Plaintiff contends he faxed the required paperwork to Ms. Markham in June or July 2016, requesting intermittent FMLA leave to cover unpredictable absences related to his Crohn's disease. Doc. 54 at 7 ¶ 19. But Plaintiff does not have a fax confirmation or other documentation showing the paperwork was transmitted. Doc. 52 at 13 ¶ 52; Doc. 54 at 26 ¶ 52. Plaintiff's medical records likewise do not include any entries reflecting that: (1) Plaintiff requested his doctor complete any FMLA paperwork, (2) any FMLA paperwork was in fact completed, or (3) any FMLA paperwork was faxed or otherwise provided to Plaintiff. Doc. 52 at 14 ¶ 54; Doc. 54 at 27 ¶ 54. There is no testimony or other evidence from Plaintiff's doctor or his doctor's staff that the paperwork was sent. Nor do Defendant's records from Kronos-which show the number of hours of leave employees have been granted for various purposes-reflect any FMLA hours for Plaintiff. Doc. 52 at 14 ¶ 59; Doc. 54 at 28 ¶ 59.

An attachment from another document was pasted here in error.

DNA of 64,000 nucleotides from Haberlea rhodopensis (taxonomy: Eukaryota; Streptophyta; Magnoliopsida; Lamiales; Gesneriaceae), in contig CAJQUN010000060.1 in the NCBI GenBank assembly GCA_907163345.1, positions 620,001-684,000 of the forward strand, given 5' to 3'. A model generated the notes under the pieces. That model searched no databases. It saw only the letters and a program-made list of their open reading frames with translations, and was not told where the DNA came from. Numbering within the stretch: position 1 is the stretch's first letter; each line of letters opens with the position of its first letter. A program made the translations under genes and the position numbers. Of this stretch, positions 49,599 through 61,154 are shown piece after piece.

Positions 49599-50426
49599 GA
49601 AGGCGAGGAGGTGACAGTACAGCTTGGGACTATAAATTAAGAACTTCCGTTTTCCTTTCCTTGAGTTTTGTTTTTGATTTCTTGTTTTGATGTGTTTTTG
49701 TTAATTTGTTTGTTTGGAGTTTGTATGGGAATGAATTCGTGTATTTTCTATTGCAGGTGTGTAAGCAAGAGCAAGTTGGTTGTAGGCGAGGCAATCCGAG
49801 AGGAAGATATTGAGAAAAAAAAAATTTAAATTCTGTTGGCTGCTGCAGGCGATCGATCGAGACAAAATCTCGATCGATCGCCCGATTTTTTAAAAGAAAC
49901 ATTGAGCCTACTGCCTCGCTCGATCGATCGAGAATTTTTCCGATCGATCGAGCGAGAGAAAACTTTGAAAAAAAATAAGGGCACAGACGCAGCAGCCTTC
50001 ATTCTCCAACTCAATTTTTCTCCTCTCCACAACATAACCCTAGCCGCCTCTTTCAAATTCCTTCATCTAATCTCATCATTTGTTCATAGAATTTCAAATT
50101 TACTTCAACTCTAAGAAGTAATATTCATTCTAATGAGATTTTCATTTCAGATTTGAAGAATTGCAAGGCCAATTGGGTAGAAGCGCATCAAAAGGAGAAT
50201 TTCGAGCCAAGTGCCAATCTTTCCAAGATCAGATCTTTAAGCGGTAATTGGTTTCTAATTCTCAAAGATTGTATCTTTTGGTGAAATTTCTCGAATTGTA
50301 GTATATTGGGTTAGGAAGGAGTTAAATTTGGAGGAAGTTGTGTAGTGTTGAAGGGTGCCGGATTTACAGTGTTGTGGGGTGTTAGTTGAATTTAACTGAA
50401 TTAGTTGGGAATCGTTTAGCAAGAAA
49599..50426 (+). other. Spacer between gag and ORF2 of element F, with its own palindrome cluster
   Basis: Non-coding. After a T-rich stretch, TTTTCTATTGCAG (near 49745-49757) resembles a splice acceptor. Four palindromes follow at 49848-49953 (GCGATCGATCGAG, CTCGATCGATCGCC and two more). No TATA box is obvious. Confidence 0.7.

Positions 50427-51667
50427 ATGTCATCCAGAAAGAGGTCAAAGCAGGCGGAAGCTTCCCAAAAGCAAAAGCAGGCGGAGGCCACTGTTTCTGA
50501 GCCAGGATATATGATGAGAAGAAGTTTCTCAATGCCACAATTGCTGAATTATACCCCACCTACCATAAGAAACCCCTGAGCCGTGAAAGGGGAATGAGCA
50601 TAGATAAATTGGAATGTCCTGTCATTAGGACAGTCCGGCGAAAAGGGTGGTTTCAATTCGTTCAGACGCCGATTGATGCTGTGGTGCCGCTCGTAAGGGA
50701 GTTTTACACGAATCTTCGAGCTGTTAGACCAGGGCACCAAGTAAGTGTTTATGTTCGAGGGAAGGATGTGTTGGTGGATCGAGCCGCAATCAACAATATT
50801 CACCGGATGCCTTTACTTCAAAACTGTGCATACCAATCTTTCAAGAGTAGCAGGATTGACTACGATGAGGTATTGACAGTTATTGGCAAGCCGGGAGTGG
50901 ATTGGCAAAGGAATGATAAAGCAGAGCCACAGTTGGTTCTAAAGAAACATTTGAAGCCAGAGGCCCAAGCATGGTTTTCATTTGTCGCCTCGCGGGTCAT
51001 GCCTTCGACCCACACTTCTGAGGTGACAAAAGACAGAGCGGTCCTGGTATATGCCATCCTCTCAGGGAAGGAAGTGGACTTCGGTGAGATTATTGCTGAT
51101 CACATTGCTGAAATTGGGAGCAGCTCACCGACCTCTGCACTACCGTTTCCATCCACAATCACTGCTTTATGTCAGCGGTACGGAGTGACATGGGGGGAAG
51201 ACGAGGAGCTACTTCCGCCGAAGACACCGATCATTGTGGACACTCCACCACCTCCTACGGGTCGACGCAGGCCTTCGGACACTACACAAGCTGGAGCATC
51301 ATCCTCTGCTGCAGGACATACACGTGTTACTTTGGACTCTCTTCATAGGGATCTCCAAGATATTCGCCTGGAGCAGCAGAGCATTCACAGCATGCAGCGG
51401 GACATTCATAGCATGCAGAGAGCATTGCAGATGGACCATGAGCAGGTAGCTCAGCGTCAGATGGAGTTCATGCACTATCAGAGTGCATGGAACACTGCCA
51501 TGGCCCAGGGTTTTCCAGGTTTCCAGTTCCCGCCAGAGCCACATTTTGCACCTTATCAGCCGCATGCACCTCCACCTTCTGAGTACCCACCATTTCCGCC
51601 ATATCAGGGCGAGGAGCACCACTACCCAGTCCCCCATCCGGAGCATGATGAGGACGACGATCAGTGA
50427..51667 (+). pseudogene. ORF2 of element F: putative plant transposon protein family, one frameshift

Contrary to Plaintiff's contentions, Defendant maintains it never received any FMLA paperwork from Plaintiff or his doctor. Doc. 52 at 13 ¶ 51. Ultimately, the parties agree that Plaintiff did not hear anything from Defendant indicating that an application for FMLA leave had been approved. Doc. 52 at 14 ¶ 55; Doc. 54 at 27 ¶ 55. And there is no indication in the record that Plaintiff followed up with Defendant about the alleged leave request. Plaintiff has testified that he believed his request had been approved because he did not hear otherwise. Doc. 54-3 at 1.

         C. Attendance and Other Disciplinary Issues